They’re both gold medalist American swimmers in their 30s known to do a bit too much hard living out of the pool.
That said, while everyone on the planet knows Michael Phelps, you may not recognize the name Anthony Ervin.
This makes sense: it’s easy to be overshadowed by Michael Phelps. He won six gold medals in 2004 (plus a pair of bronzes), eight in 2008, four more in 2012 (plus two silvers), and already another gold medal in 2016, always performing in the pool even as he publicly struggled with his drinking. That’s 19 gold medals: to put that figure in full perspective, Algeria has won 15 medals total in its Olympic history, summer and winter included.
The result is that his teammates’ own excellence is often missed. After all, Phelps won six golds on relay teams and, remarkable as he is, he only swam one of the four legs. Ryan Lochte, with his five gold medals entering Rio, achieved a bit of celebrity with roles like his cameo as the “Sex Idiot” on 30 Rock. For the most part, however, other U.S. Olympic swimmers have been left in the shadow of the Baltimore Bullet.
It’s a particular shame when it comes to Anthony Ervin, because his life neatly parallels that of Phelps, only with even more chaos. They were both 19 when they won their first gold medal. In 2000, Ervin picked up a gold in the 50 m freestyle and a silver in the 4 x 100 m freestyle. As the first African-American swimmer to win gold, Ervin received coverage from places that normally would have little interest in swimming, much as Phelps later would. And like Phelps, Ervin often struggled with life outside of his training and there were times it seemed that he would abandon the sport.
Of course, unlike Phelps, Ervin actually did give up on swimming. He quit at 22 (after auctioning off his gold medal to benefit tsunami victims) and engaged in what Rolling Stone termed “equal parts spiritual quest and bender.” As if this wasn’t enough to set Ervin apart, Rolling Stone noted in 2012 that he was a “tattooed, half-black, half-Jewish grad student with Tourette’s syndrome who has a history with hallucinogens, tobacco, fast motorcycles and rock & roll, and has more in common with Kurt Cobain than with anyone pictured on a Wheaties box.” (Ervin is also partly Native American.)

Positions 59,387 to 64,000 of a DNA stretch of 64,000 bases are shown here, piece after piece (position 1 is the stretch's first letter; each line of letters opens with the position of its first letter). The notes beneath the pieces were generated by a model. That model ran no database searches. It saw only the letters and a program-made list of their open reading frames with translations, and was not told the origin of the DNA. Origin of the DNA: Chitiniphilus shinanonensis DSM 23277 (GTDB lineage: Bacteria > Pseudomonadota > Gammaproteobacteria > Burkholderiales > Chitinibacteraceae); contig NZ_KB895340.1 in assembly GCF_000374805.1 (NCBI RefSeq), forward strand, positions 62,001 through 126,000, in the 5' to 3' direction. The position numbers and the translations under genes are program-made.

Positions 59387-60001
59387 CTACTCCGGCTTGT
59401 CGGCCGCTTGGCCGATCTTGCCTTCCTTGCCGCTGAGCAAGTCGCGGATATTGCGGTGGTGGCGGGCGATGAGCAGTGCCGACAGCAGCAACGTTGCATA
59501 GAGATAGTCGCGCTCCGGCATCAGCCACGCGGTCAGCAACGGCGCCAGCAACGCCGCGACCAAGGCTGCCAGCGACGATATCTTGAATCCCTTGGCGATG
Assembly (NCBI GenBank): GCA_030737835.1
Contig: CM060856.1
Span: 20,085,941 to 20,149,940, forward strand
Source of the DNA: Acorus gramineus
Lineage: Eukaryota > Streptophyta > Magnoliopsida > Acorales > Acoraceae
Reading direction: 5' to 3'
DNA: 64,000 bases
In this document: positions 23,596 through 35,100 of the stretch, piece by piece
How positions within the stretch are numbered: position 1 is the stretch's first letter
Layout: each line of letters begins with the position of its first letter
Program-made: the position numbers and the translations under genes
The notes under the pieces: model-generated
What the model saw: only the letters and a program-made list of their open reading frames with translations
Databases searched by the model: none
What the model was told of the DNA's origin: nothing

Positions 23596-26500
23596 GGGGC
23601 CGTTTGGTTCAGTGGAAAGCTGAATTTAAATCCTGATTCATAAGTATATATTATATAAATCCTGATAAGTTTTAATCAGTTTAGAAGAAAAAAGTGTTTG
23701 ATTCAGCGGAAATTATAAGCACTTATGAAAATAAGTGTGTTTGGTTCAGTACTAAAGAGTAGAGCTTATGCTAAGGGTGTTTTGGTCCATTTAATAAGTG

Yet his talent was so great that after abandoning his sport for nearly a decade and abusing his body with a variety of substances, Ervin still qualified for the 2012 Olympics at 31 and made the 2016 team at a remarkable 35, feats as unlikely as those achieved by any medal winner.
This will almost certainly be the last Olympics for both men. (Phelps is now 31 himself.) It’s unlikely either will equal their past form: with Phelps slated only to compete in three individual events, this will be his lowest medal count from an Olympics no matter how he performs. Yet both will always be seen as proof that the apparently impossible can be accomplished, even by two guys who often proved to be their own greatest obstacle.
Read more about Ervin heading into Rio here. If you need a Phelps’ fix, go here for a look at the drinking and general dysfunction that at times jeopardized his career and even life. At the bottom, watch Ervin give the story of his tattoos.